In worship, the members of the church focus on God; in instruction and fellowship, they focus on themselves and fellow Christians; in evangelism, they turn their attention to non-Christians.
—Millard Erickson, Christian Theology, 1066-1067
All evangelistic activities of the church have as their goal finding more worshipers for God; all edification activities of the church have as their goal making better worshipers for God.
The only parochial [church] activities which have any real justification are those which spring from worship and in their turn nourish it.
—Jean-Jacques von Allmen, Worship: Its Theology and Practice, 55-56
Worship is the only Christian activity which is an end in itself.
The entire worship life of the Old Testament has been radically refocused onto Jesus Himself and has become a radically spiritual thing, as opposed to an external thing. The external is still important, but now the spiritual is so radically pervasive that virtually all of external life, not just church life, is the expression of worship. “Present your bodies as living sacrifices which is your reasonable service of worship” (Romans 12:1). That’s all the time and everywhere. “Whether, then, you eat or drink or whatever you do, do all to the glory of God” (1 Corinthians 10:31): all the time, everywhere.
—John Piper, “Our High Priest is The Son of God Perfect Forever” (sermon, December 8, 1996)
Witness is overheard worship.
—Harold M. Best, Unceasing Worship, 65
Passion for God in worship precedes the offer of God in preaching. You can’t commend what you don’t cherish.
—John Piper, Let the Nations Be Glad, 11
The fuel of worship is a true vision of the greatness of God; the fire that makes the fuel burn white-hot is the quickening of the Holy Spirit; the furnace made alive and warm by the flame of truth is our renewed spirit; and resulting heat of our affections is powerful worship, pushing its way out in confessions, longings, acclamations, tears, songs, shouts, bowed heads, lifted hands and obedient lives.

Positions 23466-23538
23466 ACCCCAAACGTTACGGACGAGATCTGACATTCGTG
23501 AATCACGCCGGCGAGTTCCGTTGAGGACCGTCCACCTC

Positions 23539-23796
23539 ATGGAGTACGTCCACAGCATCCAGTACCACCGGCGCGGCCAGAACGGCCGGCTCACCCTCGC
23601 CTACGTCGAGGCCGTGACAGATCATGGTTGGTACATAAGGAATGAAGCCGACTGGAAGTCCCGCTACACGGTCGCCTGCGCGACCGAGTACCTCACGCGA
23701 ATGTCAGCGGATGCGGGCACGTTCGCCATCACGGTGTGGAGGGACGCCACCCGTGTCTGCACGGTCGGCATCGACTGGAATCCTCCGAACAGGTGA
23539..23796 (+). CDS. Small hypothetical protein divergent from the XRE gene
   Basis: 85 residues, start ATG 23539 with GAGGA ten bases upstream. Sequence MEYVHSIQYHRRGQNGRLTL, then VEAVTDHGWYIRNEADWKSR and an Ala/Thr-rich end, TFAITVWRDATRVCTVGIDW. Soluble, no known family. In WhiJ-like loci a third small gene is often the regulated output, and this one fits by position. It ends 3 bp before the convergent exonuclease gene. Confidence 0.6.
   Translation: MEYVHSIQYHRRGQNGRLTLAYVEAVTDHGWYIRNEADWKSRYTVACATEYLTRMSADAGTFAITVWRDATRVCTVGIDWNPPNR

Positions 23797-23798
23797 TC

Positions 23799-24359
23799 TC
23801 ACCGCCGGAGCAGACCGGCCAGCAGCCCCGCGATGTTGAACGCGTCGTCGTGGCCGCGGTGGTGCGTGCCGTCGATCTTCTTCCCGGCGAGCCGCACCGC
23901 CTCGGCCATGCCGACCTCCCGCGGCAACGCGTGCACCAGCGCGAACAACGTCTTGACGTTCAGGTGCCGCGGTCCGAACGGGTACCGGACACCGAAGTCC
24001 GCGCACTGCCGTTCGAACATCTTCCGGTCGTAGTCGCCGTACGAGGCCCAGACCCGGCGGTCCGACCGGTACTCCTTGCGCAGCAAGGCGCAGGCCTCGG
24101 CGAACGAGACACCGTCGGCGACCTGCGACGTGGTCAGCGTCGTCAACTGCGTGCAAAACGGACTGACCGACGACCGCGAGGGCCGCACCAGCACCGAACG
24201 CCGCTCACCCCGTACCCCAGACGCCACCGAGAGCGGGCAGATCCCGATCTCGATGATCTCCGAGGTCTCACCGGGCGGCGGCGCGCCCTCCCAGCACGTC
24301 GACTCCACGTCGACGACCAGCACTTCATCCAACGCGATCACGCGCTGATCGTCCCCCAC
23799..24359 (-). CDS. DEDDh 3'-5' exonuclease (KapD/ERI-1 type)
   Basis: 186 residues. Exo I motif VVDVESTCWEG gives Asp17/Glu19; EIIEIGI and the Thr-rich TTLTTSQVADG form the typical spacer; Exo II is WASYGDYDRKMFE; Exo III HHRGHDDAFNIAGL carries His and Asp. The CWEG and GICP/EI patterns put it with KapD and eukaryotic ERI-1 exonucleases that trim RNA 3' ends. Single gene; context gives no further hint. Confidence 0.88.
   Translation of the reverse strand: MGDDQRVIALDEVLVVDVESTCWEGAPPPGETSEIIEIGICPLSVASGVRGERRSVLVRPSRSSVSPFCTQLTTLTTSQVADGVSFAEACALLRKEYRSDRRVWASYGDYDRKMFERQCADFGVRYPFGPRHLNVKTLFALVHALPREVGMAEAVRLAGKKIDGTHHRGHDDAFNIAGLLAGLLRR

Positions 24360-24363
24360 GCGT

—John Piper, Desiring God: Meditations of a Christian Hedonist, 82
“Pray in the name of Jesus,” I think means “on the basis of what Jesus has done to make our access to God possible,” namely His blood and righteousness. So when I say, “In Jesus’ name” at the end of a prayer, I mean “because Jesus died for me and rose again, covered my sins, and imparted and imputed righteousness to me, I have access to the Father.” “Because of Him”—that’s what “In Jesus’ name” means.
—John Piper, http://www.desiringgod.org/interviews/does-it-matter-which-person-of-the-trinity-we-pray-to?hc_location=ufi
The inner essence of worship is experiencing Christ as a more satisfying treasure than anything death can take or life can give. (Philippians 1:20-23)”
—John Piper, Sing! Conference 2018
One of the great frustrations of this life is that even when we are granted a glimpse of the glory of God, our capacities for pleasure are so small that we groan at the incongruity between the revelation of heaven and the response of our heart. Therefore the great hope of all the holiest people is not only that they might see the glory of God, but that they might somehow be given a new strength to savor it with infinite satisfaction.
—John Piper, The Pleasures of God, 311